Archive for the ‘politics’ Category

Without Made in China

November 4, 2007

I was talking to a friend of mine about my jeans search experience, and she told me about a book, A Year Without Made in China, so I immediately had to order it from the library. I read it Friday night. The book is by a journalist and her family who take a New Year’s resolution not to buy anything made in China for one year, and it is the story of their experience. It was written before the whole slew of toy recalls and the Swedish environmental group’s analysis of chemicals in textiles from China and other developing nations. I wonder if she would have had an easier time coming up with an argument for her little children about why they couldn’t buy toys from China.

Like the author, I have nothing against China in general (other than its policies about things like the Dalai Lama), and like the author I have sort of a family history tied to China (my grandmother was born there, the daughter of a missionary). My main problem with China per se is the fact that there is extreme pollution there (which makes its way into products made there) and the fact that there are seemingly no quality control of factories. (There is also the fact that there are child labour factories there, even if some corporations claim to not use them).

My biggest complaint against using Third World country labour is of course the fact that there are so many manufacturing and even clerical and skilled jobs being sent overseas, so that corporations can save money and pay their CEOs ridiculous sums of money. When we decided that we were going to avoid buying products made in Third World countries (around the time I was jeans shopping), I sent The Gap a letter. I told them that I was no longer going to shop there, due to the fact that nothing was made in the US/Canada/the EU. I said that what they should try doing is to come out with a line of clothing solely made in the US, and that I thought people would be willing to spend more money on those clothes. I got back a very thoughtful letter talking about how The Gap was socially responsible and that their Third World country factories never used child labour, paid fair wages, etc. Then this news story came out. Hmm.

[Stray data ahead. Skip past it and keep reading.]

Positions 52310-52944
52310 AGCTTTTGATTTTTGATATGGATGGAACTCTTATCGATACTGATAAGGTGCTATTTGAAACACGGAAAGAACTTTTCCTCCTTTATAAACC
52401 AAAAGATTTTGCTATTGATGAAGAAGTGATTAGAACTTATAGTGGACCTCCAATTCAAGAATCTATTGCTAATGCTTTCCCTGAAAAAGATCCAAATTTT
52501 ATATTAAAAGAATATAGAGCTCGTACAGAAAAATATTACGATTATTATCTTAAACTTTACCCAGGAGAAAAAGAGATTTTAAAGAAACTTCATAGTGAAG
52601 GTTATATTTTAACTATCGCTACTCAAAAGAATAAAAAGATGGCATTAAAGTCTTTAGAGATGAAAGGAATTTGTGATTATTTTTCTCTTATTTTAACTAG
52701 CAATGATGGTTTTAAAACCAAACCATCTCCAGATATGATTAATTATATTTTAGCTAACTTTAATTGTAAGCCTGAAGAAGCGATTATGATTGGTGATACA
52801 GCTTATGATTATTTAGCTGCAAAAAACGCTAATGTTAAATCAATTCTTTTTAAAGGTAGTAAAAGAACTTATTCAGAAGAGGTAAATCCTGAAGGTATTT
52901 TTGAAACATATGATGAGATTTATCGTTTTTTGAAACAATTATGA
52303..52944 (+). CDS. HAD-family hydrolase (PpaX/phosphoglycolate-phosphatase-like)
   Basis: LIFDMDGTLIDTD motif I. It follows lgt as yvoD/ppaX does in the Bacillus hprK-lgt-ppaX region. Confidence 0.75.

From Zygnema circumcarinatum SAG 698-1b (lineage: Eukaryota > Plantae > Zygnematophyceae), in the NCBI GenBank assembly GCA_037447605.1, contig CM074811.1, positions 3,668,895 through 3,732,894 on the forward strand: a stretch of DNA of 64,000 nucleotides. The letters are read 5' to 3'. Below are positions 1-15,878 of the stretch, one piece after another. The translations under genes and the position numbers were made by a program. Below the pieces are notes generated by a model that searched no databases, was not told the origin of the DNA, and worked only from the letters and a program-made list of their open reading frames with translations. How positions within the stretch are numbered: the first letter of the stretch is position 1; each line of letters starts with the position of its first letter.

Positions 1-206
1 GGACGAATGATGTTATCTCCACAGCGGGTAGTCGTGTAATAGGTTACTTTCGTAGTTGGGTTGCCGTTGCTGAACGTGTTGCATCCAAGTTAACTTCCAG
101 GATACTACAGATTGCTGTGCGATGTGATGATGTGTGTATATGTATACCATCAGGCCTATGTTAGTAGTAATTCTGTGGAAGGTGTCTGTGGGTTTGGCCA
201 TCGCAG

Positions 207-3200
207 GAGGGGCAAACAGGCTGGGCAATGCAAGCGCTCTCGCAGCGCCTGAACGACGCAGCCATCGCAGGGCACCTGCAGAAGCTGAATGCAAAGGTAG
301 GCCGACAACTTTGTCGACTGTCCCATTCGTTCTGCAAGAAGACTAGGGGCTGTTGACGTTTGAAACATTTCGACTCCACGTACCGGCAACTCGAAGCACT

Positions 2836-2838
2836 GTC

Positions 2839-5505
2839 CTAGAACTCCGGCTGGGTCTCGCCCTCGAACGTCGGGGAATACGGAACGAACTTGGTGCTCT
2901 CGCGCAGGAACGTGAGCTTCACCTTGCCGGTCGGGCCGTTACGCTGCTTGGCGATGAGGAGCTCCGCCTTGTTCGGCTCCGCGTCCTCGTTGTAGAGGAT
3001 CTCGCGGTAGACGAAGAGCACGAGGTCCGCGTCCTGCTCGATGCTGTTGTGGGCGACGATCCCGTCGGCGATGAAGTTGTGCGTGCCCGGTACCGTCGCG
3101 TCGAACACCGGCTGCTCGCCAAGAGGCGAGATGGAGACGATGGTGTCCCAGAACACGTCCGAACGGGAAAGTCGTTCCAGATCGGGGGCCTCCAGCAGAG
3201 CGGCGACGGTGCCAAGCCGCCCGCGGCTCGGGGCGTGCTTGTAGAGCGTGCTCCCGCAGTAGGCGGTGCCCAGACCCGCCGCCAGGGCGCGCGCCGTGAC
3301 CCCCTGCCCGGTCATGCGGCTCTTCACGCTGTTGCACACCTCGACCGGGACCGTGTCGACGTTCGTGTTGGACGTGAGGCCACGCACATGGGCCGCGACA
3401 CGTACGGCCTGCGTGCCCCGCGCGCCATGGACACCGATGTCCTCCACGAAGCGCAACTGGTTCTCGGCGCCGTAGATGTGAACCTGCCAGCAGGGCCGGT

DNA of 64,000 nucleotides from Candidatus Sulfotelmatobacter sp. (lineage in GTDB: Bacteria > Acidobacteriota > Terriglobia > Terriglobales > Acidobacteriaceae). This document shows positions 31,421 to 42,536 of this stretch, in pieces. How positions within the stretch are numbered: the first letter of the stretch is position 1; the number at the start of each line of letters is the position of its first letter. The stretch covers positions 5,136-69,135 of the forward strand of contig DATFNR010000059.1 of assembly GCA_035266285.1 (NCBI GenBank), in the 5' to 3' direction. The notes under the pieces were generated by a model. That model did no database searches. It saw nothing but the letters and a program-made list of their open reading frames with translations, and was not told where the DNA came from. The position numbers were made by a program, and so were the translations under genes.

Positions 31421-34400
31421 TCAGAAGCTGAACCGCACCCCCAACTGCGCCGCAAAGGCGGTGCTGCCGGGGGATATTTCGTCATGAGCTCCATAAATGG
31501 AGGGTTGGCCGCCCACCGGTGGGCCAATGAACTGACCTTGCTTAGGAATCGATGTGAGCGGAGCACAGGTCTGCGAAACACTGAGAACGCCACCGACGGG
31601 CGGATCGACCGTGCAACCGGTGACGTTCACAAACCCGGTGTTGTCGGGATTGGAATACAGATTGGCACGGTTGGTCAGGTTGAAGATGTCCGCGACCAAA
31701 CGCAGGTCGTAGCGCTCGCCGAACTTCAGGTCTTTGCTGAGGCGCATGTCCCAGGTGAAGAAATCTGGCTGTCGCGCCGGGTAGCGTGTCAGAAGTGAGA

So what do we do? We don’t boycott China, or India, or Taiwan. Otherwise we couldn’t buy compact fluorescent light bulbs, apparently. What we are doing is to read the labels in a shop, and try to find a similar product for a similar (or not way too much higher price) that is preferably made in the US, or made in the EU or Canada. (I do use “Made in China” as the very last choice). We spent maybe $8 on a made-in-the US paintbrush, when we could have gotten one from China for $1. But Ingi bought the $15 made-in-China tool belt for working on the windows instead of the $180 made-in-the-US one. I do flat out refuse to purchase gifts for our nieces and nephews that are made in China, due to the safety issues (Lead paint? Heavy metals? No, thanks!) The same goes for textiles.

I think this is the only way to give the corporations the message.

Oh, and one last thing. The author mentioned how one of the issues with their starting the China boycott was the fact that their made-in-China coffee maker was broken, and they were having to boil water to make coffee. They dealt with it anyway. Often, by buying a product that is not made in China, you actually end up with a better, better-made product, and it’s worth the extra money. Our in-laws gave us money to buy a Technivorm coffee maker last year as a gift. It was the only coffee maker we could find in the States that actually boils the water for you (can’t trust those Americans with boiling hot coffee, now can you?) and it was made in Norway.